Breaking Bitcoin down for beginners

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Breaking Bitcoin down for beginners

Danielle Breslow

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Stories about Bitcoin have been booming recently, as has the Bitcoin business, but there are still many common misconceptions about what this intangible currency actually is. Bitcoin is a type of electronic money, otherwise known as a cryptocurrency. It has a decentralized payment network, so no one person has control of the currency. People who use Bitcoin make transactions without a third party processing the money; the payment goes directly from the sender to the recipient.

When Bitcoin was created in 2009 by an anonymous person with the alias Satoshi Nakamoto, a single coin was worth next to nothing. That changed in 2017 when the value of Bitcoin increased by more than 1,200 percent. Currently, one Bitcoin costs around $11,000 (this estimate fluctuates everyday). However, Bitcoins are divisible by up to eight decimal places, meaning those who don’t have an extra $11,000 to spend can still invest.

Junior Garrett Cashion invested $200 in Bitcoin at the beginning of this school year. Since then, Cashion has made around $800, but explains that in order for that money to go directly into his bank account, he first has to sell the coin. Unfortunately for Cashion, he sold all of his percentage of a Bitcoin “way too early,” and when the price of Bitcoin skyrocketed he  “missed out on a big payday.”

Initially, Cashion decided to invest because he got a job over the summer and “didn’t want that money to sit in the bank account.”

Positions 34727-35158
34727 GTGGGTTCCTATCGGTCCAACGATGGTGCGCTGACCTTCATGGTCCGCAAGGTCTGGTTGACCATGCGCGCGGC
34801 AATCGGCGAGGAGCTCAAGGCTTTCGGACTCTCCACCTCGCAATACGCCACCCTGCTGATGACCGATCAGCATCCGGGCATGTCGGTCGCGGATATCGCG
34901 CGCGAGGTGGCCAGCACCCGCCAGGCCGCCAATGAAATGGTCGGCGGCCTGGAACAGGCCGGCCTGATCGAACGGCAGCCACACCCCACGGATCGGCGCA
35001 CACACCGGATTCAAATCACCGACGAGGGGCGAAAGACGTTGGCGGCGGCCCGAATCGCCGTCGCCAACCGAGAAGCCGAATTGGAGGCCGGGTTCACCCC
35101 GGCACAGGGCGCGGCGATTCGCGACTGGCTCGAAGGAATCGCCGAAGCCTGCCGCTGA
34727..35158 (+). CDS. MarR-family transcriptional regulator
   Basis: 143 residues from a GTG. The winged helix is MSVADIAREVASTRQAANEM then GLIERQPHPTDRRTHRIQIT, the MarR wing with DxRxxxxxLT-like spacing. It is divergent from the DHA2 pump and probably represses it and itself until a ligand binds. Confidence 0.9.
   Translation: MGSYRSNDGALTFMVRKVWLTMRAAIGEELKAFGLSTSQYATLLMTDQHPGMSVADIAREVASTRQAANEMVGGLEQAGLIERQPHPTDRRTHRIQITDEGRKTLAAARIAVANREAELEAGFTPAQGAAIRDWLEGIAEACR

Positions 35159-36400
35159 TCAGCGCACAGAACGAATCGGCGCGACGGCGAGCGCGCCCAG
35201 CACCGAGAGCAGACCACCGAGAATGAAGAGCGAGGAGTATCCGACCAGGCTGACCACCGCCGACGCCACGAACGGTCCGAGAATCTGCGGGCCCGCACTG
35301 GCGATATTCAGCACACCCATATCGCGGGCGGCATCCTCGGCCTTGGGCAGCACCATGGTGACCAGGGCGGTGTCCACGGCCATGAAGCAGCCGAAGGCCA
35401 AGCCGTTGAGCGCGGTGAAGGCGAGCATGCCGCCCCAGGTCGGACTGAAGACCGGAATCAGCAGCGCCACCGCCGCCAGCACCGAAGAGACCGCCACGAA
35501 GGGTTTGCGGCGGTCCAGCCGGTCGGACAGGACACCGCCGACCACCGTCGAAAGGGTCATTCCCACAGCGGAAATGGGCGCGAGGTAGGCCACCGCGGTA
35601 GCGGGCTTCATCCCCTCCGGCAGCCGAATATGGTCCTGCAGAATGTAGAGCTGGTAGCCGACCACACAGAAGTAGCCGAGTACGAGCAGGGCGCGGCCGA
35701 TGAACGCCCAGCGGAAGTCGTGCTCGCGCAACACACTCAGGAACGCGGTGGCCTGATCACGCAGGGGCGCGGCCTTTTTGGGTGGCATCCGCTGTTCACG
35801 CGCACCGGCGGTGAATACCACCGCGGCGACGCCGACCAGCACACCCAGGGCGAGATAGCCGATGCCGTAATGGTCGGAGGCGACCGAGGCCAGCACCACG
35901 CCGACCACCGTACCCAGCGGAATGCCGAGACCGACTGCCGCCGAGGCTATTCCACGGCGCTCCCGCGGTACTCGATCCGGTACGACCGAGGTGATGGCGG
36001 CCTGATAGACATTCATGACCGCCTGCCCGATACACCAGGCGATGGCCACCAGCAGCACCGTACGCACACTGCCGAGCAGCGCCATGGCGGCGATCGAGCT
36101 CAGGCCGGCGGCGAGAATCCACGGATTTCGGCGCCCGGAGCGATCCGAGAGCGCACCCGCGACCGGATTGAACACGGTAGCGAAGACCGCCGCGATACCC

Senior Youssef Hisham invested in Bitcoin in 2015 for a different reason: to use it as a currency to buy things. Hisham remembers purchasing around 2.5 Bitcoins for $320. Like Cashion, Hisham seems to have missed out on on his big payday too. “The recent price hikes in Bitcoin definitely make me regret spending the amount of Bitcoin I did back then,” Hisham says.

Wilson alum Amir Barnett started investing in Bitcoin in 2017, after his brother encouraged him to. Barnett would not share how much he invested in Bitcoin but says that his investments were very profitable. “I would highly encourage researching how cryptocurrency works and all the potential currencies you could invest in before buying,” he says.

Though Bitcoin has the most name recognition, there are a handful of other, cheaper cryptocurrencies including Ethereum and Litecoin.

Junior Tobias Severin invested in both Ethereum and Litecoin in late August, steering away from Bitcoin because it was a “risky investment.” Severin invested $150 in Ethereum and $150 in Litecoin. His Ethereum investment is now valued at $600 and Litecoin at $543. Like Hisham, Severin has used his cryptocurrency as a form of payment. Both Barnett and Cashion have also invested in Ethereum, and Hisham invested in Litecoin.

In addition to simply buying Bitcoins, people can mine for them. This is a much more complicated process that requires complex computer software that, once it solves challenging mathematical equations, will reward the miner in Bitcoins. However, as more and more Bitcoins are being mined, the equations have become harder to break down and as a result produce fewer Bitcoins. Once 21 million Bitcoins exist, no more will be created. As of December 2017, there are 16.78 million Bitcoins in circulation.

Barnett says he started investing in Ethereum after discovering mining. “I had to download an app on my desktop computer and then just set it up. Then just keep my computer running for a very long time,” he says. “It was a very exciting process.”

Cryptocurrencies can be stored through digital wallets. A popular app that Cashion, Barnett, and Severin use is Coinbase. According to Barnett, selling coins on Coinbase is a straightforward process.

Barnett is still waiting to sell his coins. “I’ll have to see what the market ends up doing over the next month or two.” •